Attack on the Continental Army on Long Island on August 27, 1776. Drawing of New York Island and Adjacent Areas


Attaque de l'armée des provinciaux dans Long Island du 27. aoust 1776 (Attack on the Continental Army on Long Island on August 27, 1776) shows the American and British positions in the Battle of Long Island (the Battle of Brooklyn Heights) on August 27, 1776. The map is hand-colored and is watermarked. Relief is shown by hachures. This was the first major battle in the Revolutionary War after the issuing of the Declaration of Independence on July 4, 1776, as well as the largest engagement of the entire war. The battle pitted the Continental Army led by General George Washington against British forces commanded by General William Howe. The map highlights American defensive positions on Brooklyn Heights and Guan (Gowanus) Heights. It also shows British positions and troop movements from Staten Island and Gravesend in Brooklyn toward Brooklyn Heights. Howe gradually reinforced his troops from a base near the Narrows on Staten Island, and later moved to a primary British line near Gravesend (point A on the map). The British Army under Generals Clinton, von Heister (leading Hessian troops), and Grant subsequently moved toward Guan Heights (points B, C, D, E, and F). In the main action of the battle, which included a flank attack by Howe against the American positions, the Americans were defeated. This loss led Washington’s forces to retreat to their primary defensive position on Brooklyn Heights, followed by a heroic escape back to Manhattan that was a high point of Washington’s military career. After an American victory in the subsequent Battle of Harlem Heights, the British prevailed in the Battles of White Plains and Fort Washington, both of which took place before the end of the year. These losses ultimately caused the Americans to evacuate New York City, leaving this important strategic location in the hands of the British Army until the war ended in 1783. The map shows unusual detail for northern Manhattan, highlighting topography, buildings, forts, and the defensive positions of the American troops. Damage to the map shows as a hole in the middle of Manhattan Island. Aside from battlefield positions, the map shows other parts of New York, including Harlem in northern Manhattan and small villages, such as Flushing and New Town, in what later became the borough of Queens. It also highlights parts of the coast of New Jersey along New York Harbor, from Bergen Point to Wehoak (Weehawken), as well as Elizabeth City and Newark, and Brown’s Island and Kennedy’s Island, later known as Ellis Island and Liberty Island, respectively. The map is from the Rochambeau Collection at the Library of Congress, which consists of 40 manuscript maps, 26 printed maps, and a manuscript atlas that belonged to Jean-Baptiste-Donatien de Vimeur, comte de Rochambeau (1725‒1807), commander in chief of the French expeditionary army (1780‒82) during the American Revolution. Some of the maps were used by Rochambeau during the war. Dating from 1717 to 1795, the maps cover much of eastern North America, from Newfoundland and Labrador in the north to Haiti in the south. The collection includes maps of cities, maps showing Revolutionary War battles and military campaigns, and early state maps from the 1790s.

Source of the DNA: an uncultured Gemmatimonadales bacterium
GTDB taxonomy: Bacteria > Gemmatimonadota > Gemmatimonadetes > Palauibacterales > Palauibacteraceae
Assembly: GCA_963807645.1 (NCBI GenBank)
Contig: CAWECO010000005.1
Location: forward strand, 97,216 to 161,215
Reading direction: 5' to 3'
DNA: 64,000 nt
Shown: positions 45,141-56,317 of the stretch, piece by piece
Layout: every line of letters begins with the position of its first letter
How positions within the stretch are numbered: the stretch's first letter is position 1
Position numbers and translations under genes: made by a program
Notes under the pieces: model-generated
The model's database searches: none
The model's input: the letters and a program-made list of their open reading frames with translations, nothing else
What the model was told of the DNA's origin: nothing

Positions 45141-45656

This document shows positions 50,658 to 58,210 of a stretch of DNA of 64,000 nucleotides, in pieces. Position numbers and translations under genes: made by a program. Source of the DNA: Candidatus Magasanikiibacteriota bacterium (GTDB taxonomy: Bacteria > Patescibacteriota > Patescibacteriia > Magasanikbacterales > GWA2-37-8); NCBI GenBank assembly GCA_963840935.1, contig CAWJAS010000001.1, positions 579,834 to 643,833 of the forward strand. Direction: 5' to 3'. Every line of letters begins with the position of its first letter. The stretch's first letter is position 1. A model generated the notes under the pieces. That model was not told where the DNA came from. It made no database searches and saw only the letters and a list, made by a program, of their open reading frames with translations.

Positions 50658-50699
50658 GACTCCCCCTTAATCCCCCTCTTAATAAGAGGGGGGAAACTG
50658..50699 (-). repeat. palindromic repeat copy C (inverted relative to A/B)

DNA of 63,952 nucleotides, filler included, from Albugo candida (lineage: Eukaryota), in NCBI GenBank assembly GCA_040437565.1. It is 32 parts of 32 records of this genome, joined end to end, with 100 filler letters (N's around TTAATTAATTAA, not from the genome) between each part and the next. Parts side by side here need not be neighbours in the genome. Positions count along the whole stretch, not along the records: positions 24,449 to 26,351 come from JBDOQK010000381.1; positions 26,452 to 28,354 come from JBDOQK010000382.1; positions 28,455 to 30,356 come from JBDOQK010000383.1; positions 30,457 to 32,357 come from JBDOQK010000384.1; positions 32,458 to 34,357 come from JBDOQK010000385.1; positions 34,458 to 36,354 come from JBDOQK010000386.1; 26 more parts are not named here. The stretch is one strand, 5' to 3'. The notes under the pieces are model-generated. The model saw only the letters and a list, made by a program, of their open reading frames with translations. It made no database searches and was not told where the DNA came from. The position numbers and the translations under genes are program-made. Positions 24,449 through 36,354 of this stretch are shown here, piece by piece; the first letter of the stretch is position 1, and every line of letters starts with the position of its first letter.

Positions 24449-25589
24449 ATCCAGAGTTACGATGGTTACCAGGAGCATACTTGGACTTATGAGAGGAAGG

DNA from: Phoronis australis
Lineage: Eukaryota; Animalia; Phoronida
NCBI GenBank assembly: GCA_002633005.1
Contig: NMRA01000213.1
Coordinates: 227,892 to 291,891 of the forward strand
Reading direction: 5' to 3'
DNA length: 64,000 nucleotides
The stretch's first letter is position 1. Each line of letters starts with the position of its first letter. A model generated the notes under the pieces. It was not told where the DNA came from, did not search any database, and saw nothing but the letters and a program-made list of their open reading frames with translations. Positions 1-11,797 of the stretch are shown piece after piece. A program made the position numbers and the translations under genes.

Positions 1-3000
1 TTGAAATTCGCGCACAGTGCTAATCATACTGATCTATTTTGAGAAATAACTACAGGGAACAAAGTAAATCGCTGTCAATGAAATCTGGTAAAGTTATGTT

Last updated: November 4, 2015